Texas’ abortion law goes much further. Typically, in tort law, which is used to compensate people who have been injured, a person must have incurred some sort of personal harm in order to sue someone else. That’s the very nature of what a civil court is intended to remedy in such a case, several legal experts told the Tribune. Texas’ new abortion law, however, gives that privilege to anyone. The measure was designed to avoid federal questions of violating the constitutional right to an abortion, which has been recognized by federal courts since Roe v. Wade nearly 50 years ago. The “open question” is whether standing is something that courts consider only to figure out who is allowed to sue under any given law or if, as Coale put it, standing is something that is so central to the nature of what a court is that it constrains the Legislature. Either way, he said, Texas is in “uncharted water.” “The concept of a private attorney general is very well known,” he said, “but the concept of this [type of] private attorney general is way out there. I cannot think of an analogue to it.”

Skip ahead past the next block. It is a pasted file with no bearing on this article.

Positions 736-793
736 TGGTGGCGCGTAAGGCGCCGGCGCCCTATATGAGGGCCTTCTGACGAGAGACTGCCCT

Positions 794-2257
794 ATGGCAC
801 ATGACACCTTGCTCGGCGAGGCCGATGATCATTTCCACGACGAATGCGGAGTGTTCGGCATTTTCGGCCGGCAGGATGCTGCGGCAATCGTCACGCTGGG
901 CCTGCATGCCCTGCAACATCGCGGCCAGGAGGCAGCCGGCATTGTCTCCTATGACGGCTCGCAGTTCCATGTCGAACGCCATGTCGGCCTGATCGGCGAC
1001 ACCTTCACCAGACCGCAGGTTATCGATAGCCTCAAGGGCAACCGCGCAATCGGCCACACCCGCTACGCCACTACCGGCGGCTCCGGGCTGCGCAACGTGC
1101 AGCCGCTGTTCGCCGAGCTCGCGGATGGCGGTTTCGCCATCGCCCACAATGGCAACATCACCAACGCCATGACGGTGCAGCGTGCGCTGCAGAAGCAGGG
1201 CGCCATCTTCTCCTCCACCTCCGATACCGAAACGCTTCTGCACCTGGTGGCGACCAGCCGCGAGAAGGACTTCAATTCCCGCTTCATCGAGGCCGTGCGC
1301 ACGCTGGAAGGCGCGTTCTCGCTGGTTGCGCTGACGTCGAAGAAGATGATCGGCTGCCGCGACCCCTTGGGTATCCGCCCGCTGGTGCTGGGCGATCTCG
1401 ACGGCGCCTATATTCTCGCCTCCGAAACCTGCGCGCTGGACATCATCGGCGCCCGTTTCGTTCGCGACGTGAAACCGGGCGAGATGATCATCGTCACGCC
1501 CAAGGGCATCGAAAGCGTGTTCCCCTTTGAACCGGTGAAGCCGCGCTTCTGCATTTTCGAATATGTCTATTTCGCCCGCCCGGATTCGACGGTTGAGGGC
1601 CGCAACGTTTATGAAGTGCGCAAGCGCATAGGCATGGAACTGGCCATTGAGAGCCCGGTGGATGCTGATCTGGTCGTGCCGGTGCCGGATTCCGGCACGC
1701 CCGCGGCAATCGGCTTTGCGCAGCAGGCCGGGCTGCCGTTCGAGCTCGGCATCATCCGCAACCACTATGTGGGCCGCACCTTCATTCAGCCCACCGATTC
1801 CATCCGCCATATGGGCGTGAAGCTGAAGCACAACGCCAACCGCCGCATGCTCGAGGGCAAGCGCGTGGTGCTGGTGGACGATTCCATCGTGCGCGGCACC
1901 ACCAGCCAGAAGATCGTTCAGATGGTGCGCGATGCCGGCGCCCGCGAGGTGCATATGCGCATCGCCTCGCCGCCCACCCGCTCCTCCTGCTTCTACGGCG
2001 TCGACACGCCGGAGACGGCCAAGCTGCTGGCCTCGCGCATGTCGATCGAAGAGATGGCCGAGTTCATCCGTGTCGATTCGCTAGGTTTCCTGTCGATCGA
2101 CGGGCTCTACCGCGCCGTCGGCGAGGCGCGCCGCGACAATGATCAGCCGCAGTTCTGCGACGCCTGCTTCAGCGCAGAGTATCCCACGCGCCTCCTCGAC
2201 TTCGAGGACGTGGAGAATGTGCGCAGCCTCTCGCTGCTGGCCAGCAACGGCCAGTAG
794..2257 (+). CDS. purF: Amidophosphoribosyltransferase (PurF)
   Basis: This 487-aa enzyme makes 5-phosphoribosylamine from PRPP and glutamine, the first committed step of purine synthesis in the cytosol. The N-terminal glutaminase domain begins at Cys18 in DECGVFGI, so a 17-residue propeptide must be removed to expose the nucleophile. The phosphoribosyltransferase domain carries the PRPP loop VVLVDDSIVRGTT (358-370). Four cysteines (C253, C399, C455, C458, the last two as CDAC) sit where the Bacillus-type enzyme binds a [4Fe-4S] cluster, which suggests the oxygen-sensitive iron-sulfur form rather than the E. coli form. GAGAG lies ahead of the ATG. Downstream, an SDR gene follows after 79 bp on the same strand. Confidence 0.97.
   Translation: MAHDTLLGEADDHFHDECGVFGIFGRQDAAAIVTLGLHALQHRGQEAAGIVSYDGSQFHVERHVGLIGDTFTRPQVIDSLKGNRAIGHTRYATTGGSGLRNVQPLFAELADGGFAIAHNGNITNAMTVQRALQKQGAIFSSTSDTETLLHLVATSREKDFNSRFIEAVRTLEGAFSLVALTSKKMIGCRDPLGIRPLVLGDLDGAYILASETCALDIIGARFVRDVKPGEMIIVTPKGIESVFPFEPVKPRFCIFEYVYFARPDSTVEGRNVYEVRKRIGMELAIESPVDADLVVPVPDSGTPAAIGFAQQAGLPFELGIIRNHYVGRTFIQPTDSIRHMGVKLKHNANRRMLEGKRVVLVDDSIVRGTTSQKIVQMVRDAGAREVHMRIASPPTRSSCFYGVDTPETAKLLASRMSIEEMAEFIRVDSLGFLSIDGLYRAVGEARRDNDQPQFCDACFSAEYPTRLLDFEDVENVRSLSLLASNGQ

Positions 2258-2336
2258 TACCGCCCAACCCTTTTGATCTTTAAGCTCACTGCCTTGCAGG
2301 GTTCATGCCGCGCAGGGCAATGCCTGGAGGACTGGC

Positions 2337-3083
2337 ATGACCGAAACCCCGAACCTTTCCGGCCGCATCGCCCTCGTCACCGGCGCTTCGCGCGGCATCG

The Texas abortion law gives "standing" to any Texan citizen with an abortion grievance. It is a rogue and vigilante type of justice that is un-American and probably unconstitutional.
 

danielpalos

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their radical expansion of social, nanny-Statism is quite droll when you consider they allege to be for smaller government and lower taxes.

Individual Liberty, what is That, sayeth the right-wing when external to socialism threads where they do the most parroting about their purported belief and subscription to Capitalism.
 

natman

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Texas abortion law a “radical expansion” of who can sue whom, and an about-face for Republicans on civil lawsuits

Senate Bill 8, which allows anyone to sue anyone who performs or aids in an abortion, marks an unprecedented change to who has standing to bring a lawsuit.

The Texas abortion law gives "standing" to any Texan citizen with an abortion grievance. It is a rogue and vigilante type of justice that is un-American and probably unconstitutional.